Fine-tuning:

  • Krauss tried to argue that he had explained the fine-tuning with the Higgs particle, but Dr. Craig said that only applied to the cosmological constant, not all the other examples of fine-tuning. Krauss said that it wasn’t impressive that this universe permitted life and that “It would have been much more surprising if we evolved in a universe in which we couldn’t live”. Krauss argued the fine-tuning was only for “Life like us”. But Dr. Craig explained that the fine-tuning is what allows us to have the basics of any kind of life, like slow-burning stars, chemical diversity, etc. – things that are required for basic minimal life functions in any living system. Craig said that he was working with the current physical laws of this universe (F = ma, etc.) and that he was looking at what changed if we changed those even slightly. Krauss tried to say that if he changed things like the mass of particles then the strength of forces would change. (But the forces aren’t laws!) Krauss argued that the cosmological constant would be even better for life if it was zero, and Craig said that the life permitting range did include zero, but that the range of life-permitting values was narrow.

Jesus’ existence:

  • Craig reponded to the mystery religions charge, the charge that the evidence for the minimal facts is too late/too weak, the charge that grief visions explained the evidence better, and Hume’s argument against miracles. Craig brought up the early creed from 1 Cor 15:3-7 and explained to Krauss that it was 5 years after the events, and that Jewish standards of oral transmission were strong enough to ensure that the creed was reliable, and most of the eyewitnesses would still have been alive.

Audience Q and A: (1:21:09)

The first topic is the grounding of morality. Krauss agrees that there is no objective morality and no objective moral oughts. He also said that that standards of behavior are arbitrary, and that they change over time and they are adopted for promoting social order. Dr. Craig pressed the point that science itself would collapse without ethical values. It assumes them, but cannot ground them.

The next topic was free will. Krauss is a determinist. Craig asked him how he could reconcile moral responsibility with determinism.

The next topic was the effectiveness of mathematics. Krauss didn’t have an explanation for it and didn’t think it needed one. Then they got into whether the Genesis has been verified by science and whether it is meant to be taken literally.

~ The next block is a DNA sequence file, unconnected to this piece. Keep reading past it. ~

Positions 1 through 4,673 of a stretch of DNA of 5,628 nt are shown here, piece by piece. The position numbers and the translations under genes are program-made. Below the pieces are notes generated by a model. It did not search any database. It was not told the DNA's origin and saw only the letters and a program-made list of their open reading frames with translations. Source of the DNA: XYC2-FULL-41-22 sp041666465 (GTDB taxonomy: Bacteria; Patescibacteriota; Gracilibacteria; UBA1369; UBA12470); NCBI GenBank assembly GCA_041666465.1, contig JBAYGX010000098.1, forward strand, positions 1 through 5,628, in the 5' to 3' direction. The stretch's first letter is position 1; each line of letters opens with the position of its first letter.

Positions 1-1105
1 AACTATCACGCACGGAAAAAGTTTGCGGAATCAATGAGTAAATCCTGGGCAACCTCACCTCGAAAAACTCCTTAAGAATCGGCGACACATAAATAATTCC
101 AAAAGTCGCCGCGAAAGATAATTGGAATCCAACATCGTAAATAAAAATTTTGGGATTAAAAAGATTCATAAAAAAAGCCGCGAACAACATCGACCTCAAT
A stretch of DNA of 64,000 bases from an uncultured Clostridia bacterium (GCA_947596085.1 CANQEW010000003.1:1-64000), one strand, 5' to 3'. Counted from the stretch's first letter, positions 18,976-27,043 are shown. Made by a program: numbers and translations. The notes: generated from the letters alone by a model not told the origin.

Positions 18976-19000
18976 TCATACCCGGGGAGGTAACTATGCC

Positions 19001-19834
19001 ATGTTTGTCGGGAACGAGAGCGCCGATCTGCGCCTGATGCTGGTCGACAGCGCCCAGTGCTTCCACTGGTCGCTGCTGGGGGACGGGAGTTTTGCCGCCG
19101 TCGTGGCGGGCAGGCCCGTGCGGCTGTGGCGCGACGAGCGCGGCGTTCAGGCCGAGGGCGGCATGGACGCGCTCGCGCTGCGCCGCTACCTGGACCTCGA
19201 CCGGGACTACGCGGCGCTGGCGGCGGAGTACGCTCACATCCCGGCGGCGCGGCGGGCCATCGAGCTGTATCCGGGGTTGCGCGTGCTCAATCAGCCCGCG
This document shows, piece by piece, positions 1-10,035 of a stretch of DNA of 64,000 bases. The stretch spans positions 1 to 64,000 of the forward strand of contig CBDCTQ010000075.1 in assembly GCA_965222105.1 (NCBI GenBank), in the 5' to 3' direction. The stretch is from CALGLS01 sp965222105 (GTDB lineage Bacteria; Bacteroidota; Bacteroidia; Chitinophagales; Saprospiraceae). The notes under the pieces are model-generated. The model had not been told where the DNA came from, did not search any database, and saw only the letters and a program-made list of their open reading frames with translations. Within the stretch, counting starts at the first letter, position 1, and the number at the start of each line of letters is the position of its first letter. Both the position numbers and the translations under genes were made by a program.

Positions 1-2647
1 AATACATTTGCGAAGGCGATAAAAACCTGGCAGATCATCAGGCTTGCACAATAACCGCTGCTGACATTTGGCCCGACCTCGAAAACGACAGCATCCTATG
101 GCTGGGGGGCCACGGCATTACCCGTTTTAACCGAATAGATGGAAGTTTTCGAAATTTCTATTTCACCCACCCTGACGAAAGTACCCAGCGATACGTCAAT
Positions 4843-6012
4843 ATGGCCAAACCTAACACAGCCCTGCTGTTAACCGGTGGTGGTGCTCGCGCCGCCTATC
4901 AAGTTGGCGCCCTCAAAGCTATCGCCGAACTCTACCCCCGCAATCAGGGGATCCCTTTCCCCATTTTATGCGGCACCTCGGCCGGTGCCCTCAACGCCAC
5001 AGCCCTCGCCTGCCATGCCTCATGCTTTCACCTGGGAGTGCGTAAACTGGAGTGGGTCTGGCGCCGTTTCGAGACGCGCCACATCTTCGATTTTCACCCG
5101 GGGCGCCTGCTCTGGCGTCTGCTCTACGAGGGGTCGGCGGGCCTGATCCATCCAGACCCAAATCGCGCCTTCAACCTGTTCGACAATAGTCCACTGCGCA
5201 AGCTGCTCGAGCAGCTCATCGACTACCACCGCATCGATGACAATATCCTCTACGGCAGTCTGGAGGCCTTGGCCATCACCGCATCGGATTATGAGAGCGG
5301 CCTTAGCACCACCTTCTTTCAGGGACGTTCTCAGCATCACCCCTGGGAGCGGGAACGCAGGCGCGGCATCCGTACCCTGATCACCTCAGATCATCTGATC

The next topic was whether philosophy makes any progress. Craig gave the example of verificationism being rejected as too narrow, and self-refuting. Krauss: “I’m going to come to the defense of philosophy for the first time”. Craig: “That’s amazing!” Krauss said that science provides new knowledge. Craig said there were some things that could be known apart from science.

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Is asking “Am I going to Hell?” a good response to scientific arguments for theism?

I want to use this woman’s story to show how sensible atheists reach a belief in God.

Excerpt:

I don’t know when I first became a skeptic. It must have been around age 4, when my mother found me arguing with another child at a birthday party: “But how do you know what the Bible says is true?” By age 11, my atheism was so widely known in my middle school that a Christian boy threatened to come to my house and “shoot all the atheists.” My Christian friends in high school avoided talking to me about religion because they anticipated that I would tear down their poorly constructed arguments. And I did.

As I set off in 2008 to begin my freshman year studying government at Harvard (whose motto is Veritas, “Truth”), I could never have expected the change that awaited me.

It was a brisk November when I met John Joseph Porter. Our conversations initially revolved around conservative politics, but soon gravitated toward religion. He wrote an essay for the Ichthus, Harvard’s Christian journal, defending God’s existence. I critiqued it. On campus, we’d argue into the wee hours; when apart, we’d take our arguments to e-mail. Never before had I met a Christian who could respond to my most basic philosophical questions: How does one understand the Bible’s contradictions? Could an omnipotent God make a stone he could not lift? What about the Euthyphro dilemma: Is something good because God declared it so, or does God merely identify the good? To someone like me, with no Christian background, resorting to an answer like “It takes faith” could only be intellectual cowardice. Joseph didn’t do that.

And he did something else: He prodded me on how inconsistent I was as an atheist who nonetheless believed in right and wrong as objective, universal categories. Defenseless, I decided to take a seminar on meta-ethics. After all, atheists had been developing ethical systems for 200-some years. In what I now see as providential, my atheist professor assigned a paper by C. S. Lewis that resolved the Euthyphro dilemma, declaring, “God is not merely good, but goodness; goodness is not merely divine, but God.”